Dave Chappelle began like most comics doing late night stand-up acts at local clubs. He was raised in Washington D.C., where he realized at an early age that making people laugh was what he loved. He pursued his dream of being an actor and stand-up comic by attending the Duke Ellington School of the Arts. While studying acting he made money and gained credibility as a performer by touring the city's clubs performing a stand-up comedy routine. By 1993 the young comedian was spotted by talent scouts and offered a role in Mel Brooks' comedy feature film, Robin Hood: Men in Tights. Chappelle was successful in the role and was noticed by others in the industry.
He was invited to appear regularly on many late night television shows as well as to do stand-up specials on cable television. His movie career was also picking up as he was offered parts in the blockbuster hit The Nutty Professor in 1996 and Con Air in 1997. Though the parts were small, it was clear that Chappelle's comedy had great potential for growth. Chappelle was ready to take his place in the spotlight. He co-wrote and starred in Half Baked in 1998. The film helped him become better known, especially to a young audience. Also in 1998 he costarred in the comedy Woo and the romantic hit You've Got Mail with Tom Hanks. Chappelle landed a supporting role in the 1999 cop comedy Blue Streak, playing Martin Lawrence's former partner in crime. He continued concentrating on his film career into the new century with the 2000 release Screwed.
Also at the turn of the century, Chappelle returned to his home town of Washington D.C. to perform in his own HBO comedy special, Dave Chappelle: Killin' Them Softly. Over the next couple of years Chappelle did more stand-up than acting, but Hollywood was not finished with him. In 2002 he starred in Undercover Brother, a comedy that had audiences rolling in the aisles. He also appeared that year as voice talent on the hit Comedy Central show Crank Yankers.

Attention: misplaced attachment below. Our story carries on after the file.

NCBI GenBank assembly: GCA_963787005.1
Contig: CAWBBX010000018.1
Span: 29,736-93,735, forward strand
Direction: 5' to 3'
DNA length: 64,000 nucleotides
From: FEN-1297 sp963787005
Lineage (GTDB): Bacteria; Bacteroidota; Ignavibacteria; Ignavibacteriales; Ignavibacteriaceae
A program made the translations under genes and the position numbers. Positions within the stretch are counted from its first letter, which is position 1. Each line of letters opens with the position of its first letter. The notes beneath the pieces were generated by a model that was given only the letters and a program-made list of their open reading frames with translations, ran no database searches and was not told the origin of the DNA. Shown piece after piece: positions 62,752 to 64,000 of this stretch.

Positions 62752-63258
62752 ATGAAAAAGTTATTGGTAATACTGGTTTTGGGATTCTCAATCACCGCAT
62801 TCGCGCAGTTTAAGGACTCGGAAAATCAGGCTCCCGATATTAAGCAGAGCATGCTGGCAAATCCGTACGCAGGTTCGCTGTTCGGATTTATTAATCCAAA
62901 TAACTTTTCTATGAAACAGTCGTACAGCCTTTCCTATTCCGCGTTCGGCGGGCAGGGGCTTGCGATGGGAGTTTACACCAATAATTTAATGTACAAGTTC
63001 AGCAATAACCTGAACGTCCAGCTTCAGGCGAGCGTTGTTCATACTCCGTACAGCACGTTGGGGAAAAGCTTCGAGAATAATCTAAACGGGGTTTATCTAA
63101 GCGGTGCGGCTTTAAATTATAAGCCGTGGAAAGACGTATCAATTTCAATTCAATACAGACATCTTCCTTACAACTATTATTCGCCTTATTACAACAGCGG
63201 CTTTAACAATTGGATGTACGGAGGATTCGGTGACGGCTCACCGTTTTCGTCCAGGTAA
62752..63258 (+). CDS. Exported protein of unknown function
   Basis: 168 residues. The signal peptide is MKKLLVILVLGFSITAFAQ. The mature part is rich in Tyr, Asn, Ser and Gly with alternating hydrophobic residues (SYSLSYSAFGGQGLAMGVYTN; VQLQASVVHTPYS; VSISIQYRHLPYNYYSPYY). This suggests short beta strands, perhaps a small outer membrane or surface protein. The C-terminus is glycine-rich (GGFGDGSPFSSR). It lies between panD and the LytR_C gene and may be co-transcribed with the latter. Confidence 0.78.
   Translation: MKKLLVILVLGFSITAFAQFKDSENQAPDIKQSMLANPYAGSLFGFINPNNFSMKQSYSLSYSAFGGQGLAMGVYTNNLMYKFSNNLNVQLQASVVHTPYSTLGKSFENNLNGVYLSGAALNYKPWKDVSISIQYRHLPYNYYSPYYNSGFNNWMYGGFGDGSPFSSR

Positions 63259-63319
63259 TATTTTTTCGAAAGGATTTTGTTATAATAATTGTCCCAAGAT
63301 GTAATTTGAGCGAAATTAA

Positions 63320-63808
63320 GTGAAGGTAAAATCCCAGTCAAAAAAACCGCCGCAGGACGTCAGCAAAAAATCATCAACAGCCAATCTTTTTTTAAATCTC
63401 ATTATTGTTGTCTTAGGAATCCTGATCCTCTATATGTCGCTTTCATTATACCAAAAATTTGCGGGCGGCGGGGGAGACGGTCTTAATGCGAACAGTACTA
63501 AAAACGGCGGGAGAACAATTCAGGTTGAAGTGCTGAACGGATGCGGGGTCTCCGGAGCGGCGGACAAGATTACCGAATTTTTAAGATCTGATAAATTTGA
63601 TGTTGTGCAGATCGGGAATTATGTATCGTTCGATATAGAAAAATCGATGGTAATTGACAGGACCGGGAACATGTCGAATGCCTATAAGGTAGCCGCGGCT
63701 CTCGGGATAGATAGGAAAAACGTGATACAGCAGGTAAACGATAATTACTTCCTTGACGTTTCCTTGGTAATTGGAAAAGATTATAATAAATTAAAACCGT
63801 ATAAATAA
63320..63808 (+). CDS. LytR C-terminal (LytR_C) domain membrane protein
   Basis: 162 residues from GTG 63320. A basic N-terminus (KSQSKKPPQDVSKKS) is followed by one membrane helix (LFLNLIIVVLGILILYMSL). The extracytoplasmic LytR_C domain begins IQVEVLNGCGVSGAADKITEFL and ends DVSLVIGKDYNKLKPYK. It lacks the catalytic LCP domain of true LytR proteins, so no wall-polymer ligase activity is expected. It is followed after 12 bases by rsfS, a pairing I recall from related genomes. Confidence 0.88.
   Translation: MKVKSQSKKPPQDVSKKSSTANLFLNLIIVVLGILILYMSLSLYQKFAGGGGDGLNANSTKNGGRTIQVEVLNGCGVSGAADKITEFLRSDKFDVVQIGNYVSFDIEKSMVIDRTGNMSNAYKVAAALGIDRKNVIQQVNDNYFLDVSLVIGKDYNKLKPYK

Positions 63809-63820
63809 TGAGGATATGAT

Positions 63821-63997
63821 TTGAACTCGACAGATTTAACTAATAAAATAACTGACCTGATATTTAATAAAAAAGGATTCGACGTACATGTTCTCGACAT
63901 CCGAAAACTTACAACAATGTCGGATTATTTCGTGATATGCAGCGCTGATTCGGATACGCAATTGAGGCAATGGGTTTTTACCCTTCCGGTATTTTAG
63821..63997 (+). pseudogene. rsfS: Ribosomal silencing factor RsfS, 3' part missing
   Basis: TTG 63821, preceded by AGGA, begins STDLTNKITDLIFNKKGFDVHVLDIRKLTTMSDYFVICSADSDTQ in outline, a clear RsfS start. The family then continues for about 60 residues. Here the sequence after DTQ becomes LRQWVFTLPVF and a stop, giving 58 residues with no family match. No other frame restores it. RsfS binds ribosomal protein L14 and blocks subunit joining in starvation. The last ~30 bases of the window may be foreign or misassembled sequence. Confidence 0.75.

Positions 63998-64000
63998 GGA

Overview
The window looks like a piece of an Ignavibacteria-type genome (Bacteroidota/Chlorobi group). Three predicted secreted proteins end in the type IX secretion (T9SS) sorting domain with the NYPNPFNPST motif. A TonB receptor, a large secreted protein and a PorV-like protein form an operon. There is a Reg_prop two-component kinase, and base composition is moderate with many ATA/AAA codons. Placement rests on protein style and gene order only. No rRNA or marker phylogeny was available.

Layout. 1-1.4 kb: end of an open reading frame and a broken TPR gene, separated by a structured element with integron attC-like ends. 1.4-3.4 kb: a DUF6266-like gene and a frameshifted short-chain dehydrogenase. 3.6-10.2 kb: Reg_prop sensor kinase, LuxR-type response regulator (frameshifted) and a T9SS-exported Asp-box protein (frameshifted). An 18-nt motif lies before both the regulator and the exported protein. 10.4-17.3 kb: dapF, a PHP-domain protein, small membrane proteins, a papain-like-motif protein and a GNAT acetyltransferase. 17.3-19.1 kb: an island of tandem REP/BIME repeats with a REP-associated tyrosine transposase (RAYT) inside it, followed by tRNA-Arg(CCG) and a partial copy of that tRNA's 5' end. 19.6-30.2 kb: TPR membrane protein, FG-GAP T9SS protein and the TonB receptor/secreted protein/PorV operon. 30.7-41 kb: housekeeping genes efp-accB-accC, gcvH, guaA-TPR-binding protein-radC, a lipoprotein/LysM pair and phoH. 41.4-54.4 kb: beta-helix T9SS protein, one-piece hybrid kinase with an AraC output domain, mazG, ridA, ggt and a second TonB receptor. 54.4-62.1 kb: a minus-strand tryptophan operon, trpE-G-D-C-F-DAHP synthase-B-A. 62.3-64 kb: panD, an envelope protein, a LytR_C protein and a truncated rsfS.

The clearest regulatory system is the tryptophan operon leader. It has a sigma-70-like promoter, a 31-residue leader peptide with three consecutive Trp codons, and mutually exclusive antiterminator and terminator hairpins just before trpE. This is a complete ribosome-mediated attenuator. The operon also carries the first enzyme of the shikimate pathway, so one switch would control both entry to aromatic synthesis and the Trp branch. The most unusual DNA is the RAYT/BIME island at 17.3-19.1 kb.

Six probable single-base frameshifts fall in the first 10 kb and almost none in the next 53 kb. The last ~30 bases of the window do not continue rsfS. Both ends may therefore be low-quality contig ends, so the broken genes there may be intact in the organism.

In 2003 Dave Chappelle became a household name when he produced and hosted his own weekly comedy hour, aptly titled The Dave Chappelle Show. Chappelle shines as he combines his two loves, stand-up and acting. The show encompasses all that is good about classical stand-up comedy with the added spice of sketch comedy thrown in. Fans, both young and old, can find something to laugh about in the politically incorrect, socially active, and absolutely hilarious skits that Chappelle writes and stars in. Chappelle is not afraid to tackle the issues in his stand-up routines. The show, featured on Comedy Central, also gives viewers an idea of what Chappelle's live shows would be like.
Luckily for his fans, the busy schedule of shooting his television show and looking at film projects has not stopped Chappelle from continuing his live stand-up career. Chappelle has gone back to his comedy roots and tours across the US in venues from dinner theatres to famous auditoriums like the Fillmore in San Francisco. Tickets for comedy of this caliber are in high demand, selling out venues nationwide.
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